By Traci L. Moyer
---- — ANDERSON — At first, Rex Baker was unable to identify the object hurtling across the sky in the predawn light on Thursday.
“My first thought was oh, God, don’t let it hit anyone,” Baker said. “I could hear it hissing. I was over in the Middle East during the war and I’ve heard rockets and mortars and that is what it sounded like. I could hear it coming.”
The object was actually a fireball meteor seen by more than 450 people from Indiana, Illinois, Ohio, Kentucky, Missouri and Wisconsin around 7 a.m. Baker, who lives in Pendleton, was one of three people who reported their sighting to the American Meteor Society, Ltd., a nonprofit organization for amateur and professional astronomers to report meteor sightings.
Anderson University associate professor John Millis, who teaches astronomy and physics, said thousands of meteors enter the atmosphere above the United States each year. He said around the world more than half a million meteors burn through the Earth’s atmosphere.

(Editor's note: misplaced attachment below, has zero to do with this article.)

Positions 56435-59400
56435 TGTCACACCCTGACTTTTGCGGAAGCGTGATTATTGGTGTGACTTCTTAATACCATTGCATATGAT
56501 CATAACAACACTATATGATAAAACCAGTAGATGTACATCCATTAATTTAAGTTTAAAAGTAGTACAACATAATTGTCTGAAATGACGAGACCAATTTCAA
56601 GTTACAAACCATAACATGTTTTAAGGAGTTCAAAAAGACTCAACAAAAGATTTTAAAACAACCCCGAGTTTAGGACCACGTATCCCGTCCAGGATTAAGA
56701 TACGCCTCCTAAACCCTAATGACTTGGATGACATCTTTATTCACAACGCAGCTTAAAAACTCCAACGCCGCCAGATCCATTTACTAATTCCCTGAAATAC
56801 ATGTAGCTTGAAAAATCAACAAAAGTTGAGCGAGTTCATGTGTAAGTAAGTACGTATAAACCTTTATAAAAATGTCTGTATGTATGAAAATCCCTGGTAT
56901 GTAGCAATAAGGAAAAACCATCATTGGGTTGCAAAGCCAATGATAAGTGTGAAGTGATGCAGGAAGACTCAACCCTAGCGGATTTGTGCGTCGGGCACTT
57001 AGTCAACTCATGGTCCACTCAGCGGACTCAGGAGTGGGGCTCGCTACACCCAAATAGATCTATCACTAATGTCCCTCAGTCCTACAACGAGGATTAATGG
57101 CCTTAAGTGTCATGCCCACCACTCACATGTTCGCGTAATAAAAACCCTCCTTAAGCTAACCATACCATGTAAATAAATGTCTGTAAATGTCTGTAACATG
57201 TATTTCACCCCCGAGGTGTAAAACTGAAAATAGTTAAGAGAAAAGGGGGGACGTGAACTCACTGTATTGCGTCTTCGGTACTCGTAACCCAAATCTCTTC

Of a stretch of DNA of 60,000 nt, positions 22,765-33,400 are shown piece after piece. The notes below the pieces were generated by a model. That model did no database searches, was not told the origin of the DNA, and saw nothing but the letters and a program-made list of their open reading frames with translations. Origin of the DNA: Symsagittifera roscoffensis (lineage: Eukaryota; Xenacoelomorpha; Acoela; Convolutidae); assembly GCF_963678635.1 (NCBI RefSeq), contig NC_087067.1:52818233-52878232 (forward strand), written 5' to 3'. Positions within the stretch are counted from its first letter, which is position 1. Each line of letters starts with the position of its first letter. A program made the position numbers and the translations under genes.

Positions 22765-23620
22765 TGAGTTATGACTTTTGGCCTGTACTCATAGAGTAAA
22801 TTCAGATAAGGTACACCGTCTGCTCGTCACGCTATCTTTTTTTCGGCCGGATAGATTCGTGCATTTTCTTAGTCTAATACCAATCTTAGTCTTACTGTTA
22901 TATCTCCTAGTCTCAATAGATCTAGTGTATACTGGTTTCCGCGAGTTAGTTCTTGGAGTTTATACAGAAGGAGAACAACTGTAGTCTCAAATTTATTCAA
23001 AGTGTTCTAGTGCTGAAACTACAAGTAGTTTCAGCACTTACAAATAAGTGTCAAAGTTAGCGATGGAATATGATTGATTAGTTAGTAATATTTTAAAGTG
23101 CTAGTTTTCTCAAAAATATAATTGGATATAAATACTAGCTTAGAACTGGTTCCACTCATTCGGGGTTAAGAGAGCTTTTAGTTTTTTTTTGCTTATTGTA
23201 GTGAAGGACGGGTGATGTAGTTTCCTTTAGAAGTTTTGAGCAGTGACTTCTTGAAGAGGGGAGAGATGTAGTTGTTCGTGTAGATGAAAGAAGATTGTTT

“They are happening all over the area, to actually see one though is very rare,” Millis said.
Baker said he gets up every day around 4 a.m. and will often make coffee and then venture outside to watch the ducks in his pond and get the newspaper. He said it was very quiet and there was no wind, but suddenly he heard a strange sputtering noise and then he saw a bright, white, yellow and orange light streaking across the sky at a 70-degree angle.
“It was traveling in a straight line from west to east parallel to U.S. 36 and then it started breaking up,” Baker said. “I’m sure what I saw was a once-in-a-lifetime thing.”
A retired member of the Air Force, Baker said his initial reaction was the meteor was some type of warfare.
“It was just a ball of fire,” he said. “Then I thought maybe it was a meteor, space junk or something. It just looked like something entering the atmosphere and burning out.”
Most meteors are tracked by NASA if they pose some form of threat, Millis said.
“It is very rare that they actually reach the ground to do any damage,” Baker said. "Actually, it is extremely rare. A lot of the world is uninhabited or covered in water. There really is nothing to worry about, but it is cool if you saw it.”
Like Traci L. Moyer on Facebook and follow her @ moyyer on Twitter, or call 648-4250.